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Marveling At the League's Most Explosive Big Man

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It is hard to think of too many NBA players I would rather watch right now than Amare Stoudemire.  I can't think of a single big man in the game who looks more put together offensively.

Sure, we've praised his progress in the past, but the guy nicknamed STAT (the abbreviation for Standing Tall and Talented) is playing at another level right now.  The numbers two weeks into the young season are incredible enough.  Stoudemire is averaging just a shade less than 26 points per game (to go with his 9.3 boards per), shooting 64.3 percent from the field and putting up a true shooting mark better than 70 percent.  But more than the mere statistical production, it is the combination of versatility and explosiveness in his offensive game that stands unmatched on front lines across the league.

This is a 6-foot-10-inch big man who at 25 years old can do everything offensively.  He can put his back to the basket and post up, making baby hooks in the paint and power moves for dunks.  He has a quickness that belies his 249-pound frame, and he can explode past defenders who come out to play him outside, victimizing them with thunderous dunks (granted, the officials seem to give this guy a lot of leeway on walking en route to finishing those dunks, but it's hard to blame him if they let him get away with it).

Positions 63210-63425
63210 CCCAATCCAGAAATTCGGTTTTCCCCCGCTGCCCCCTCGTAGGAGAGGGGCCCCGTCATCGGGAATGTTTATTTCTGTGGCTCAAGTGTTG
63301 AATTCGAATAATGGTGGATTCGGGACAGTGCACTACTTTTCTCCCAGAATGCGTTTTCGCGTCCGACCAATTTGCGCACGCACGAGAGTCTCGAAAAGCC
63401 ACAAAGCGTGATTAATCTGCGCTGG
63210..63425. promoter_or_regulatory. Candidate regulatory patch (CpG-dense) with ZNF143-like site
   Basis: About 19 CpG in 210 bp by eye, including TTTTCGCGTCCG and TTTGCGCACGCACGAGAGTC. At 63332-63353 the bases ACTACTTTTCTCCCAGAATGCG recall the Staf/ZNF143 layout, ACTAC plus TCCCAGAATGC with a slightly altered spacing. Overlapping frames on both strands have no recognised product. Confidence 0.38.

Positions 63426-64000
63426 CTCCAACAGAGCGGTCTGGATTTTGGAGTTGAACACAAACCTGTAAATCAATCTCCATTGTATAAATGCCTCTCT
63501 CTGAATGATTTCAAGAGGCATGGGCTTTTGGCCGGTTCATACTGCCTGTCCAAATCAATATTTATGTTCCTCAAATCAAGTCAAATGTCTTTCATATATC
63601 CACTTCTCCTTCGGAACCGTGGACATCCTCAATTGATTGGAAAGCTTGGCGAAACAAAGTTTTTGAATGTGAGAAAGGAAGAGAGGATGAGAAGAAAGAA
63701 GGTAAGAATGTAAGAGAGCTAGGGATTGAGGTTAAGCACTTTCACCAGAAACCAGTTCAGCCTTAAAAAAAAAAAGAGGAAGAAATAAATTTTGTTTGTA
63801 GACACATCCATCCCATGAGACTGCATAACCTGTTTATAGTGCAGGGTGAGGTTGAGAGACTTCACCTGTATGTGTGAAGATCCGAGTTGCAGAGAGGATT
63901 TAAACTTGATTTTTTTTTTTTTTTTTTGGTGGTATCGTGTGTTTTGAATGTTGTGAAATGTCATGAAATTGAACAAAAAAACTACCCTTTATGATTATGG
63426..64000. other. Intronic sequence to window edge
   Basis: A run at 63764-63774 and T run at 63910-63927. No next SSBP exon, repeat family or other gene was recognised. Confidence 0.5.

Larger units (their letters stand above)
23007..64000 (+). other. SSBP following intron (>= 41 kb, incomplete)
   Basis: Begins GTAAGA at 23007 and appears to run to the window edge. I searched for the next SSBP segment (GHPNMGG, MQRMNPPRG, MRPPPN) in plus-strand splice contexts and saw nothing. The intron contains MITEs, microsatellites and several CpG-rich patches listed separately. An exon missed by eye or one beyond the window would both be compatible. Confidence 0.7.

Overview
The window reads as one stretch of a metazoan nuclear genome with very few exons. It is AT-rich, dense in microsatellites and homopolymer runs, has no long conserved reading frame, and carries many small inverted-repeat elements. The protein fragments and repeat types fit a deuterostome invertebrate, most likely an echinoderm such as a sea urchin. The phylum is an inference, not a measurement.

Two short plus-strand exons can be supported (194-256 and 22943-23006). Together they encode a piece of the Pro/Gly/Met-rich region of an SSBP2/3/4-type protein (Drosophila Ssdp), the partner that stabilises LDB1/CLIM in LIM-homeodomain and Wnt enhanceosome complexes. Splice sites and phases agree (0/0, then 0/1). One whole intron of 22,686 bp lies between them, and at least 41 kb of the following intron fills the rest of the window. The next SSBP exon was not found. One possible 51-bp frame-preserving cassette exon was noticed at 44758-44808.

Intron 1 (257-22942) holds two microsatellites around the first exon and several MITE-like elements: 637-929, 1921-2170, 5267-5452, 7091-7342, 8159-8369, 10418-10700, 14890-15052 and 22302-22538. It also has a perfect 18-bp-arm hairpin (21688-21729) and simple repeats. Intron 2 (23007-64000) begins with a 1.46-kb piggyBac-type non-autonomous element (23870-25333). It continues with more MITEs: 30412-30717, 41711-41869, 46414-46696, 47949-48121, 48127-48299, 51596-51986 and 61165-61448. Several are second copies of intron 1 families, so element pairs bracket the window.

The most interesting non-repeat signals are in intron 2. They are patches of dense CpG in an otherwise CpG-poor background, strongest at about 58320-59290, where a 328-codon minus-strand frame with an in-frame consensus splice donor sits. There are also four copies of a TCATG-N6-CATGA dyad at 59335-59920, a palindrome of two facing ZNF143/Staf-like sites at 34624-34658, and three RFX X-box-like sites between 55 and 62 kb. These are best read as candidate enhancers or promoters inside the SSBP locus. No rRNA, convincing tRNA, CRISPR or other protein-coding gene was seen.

But the days of being able to sit back defensively to take that explosion to the rim away from Stoudemire are gone.  That's because he has worked hard at his shooting, and he is now highly effective from virtually anywhere inside the three-point line, particularly on mid-range wing and elbow jumpers.

In a similar vein, trying to stop STAT by whacking him to send him fifteen from the basket unguarded isn't a great idea either.  His free throw shooting percentages for each of his full seasons read as follows (we discount 2005-06 because he took just nine free throws in three games for the whole of an injury-plagued season, hitting eight):  66.1, 71.3, 73.3, 78.1, 80.5.  Such a steep progression over a five-year period doesn't happen by accident.  This guy has put the work into becoming a better free throw shooter, and he is using it to make opponents pay.  Stoudemire went to the line 7.1 times per game in 2006-07 and 8.7 times per game last year.  Seven games into the new season, he is shooting 87 percent from the line and making an average of 11 trips per game to the charity stripe. 

Just in case all that wasn't enough, Stoudemire is also the best screen-and-roll big the game has to offer right now.  His high screens for Steve Nash have become the Suns' bread and butter.  He can roll to the basket for bounce pass feeds or lobs for ferocious dunks, or he can smoothly pop right out to the elbow for a 15-footer that is all but a gimme for him when he is left open these days.

In his third season in the league, Amare Stoudemire averaged 26 points per game on 61.7 percent true shooting.  The next year, he had microfracture surgery, causing him to miss all but three games and observers to wonder if he would ever be the same.  The ensuing season, he was good, playing fewer minutes and averaging 20.4 points on an increased true shooting of 63.7 percent.  A year later, he was great, pushing his scoring average back to 26 points per game and leading the league in true shooting at 65.6 percent.

Now, he is on another planet altogether.

He can beat you with his strength.  Or with his speed.  Or with his touch.  Or with his leaping ability.  Or with any combination thereof.

The initial message came through last year, but it bears repeating: Amare Stoudemire has arrived, and he won't be going anywhere anytime soon.

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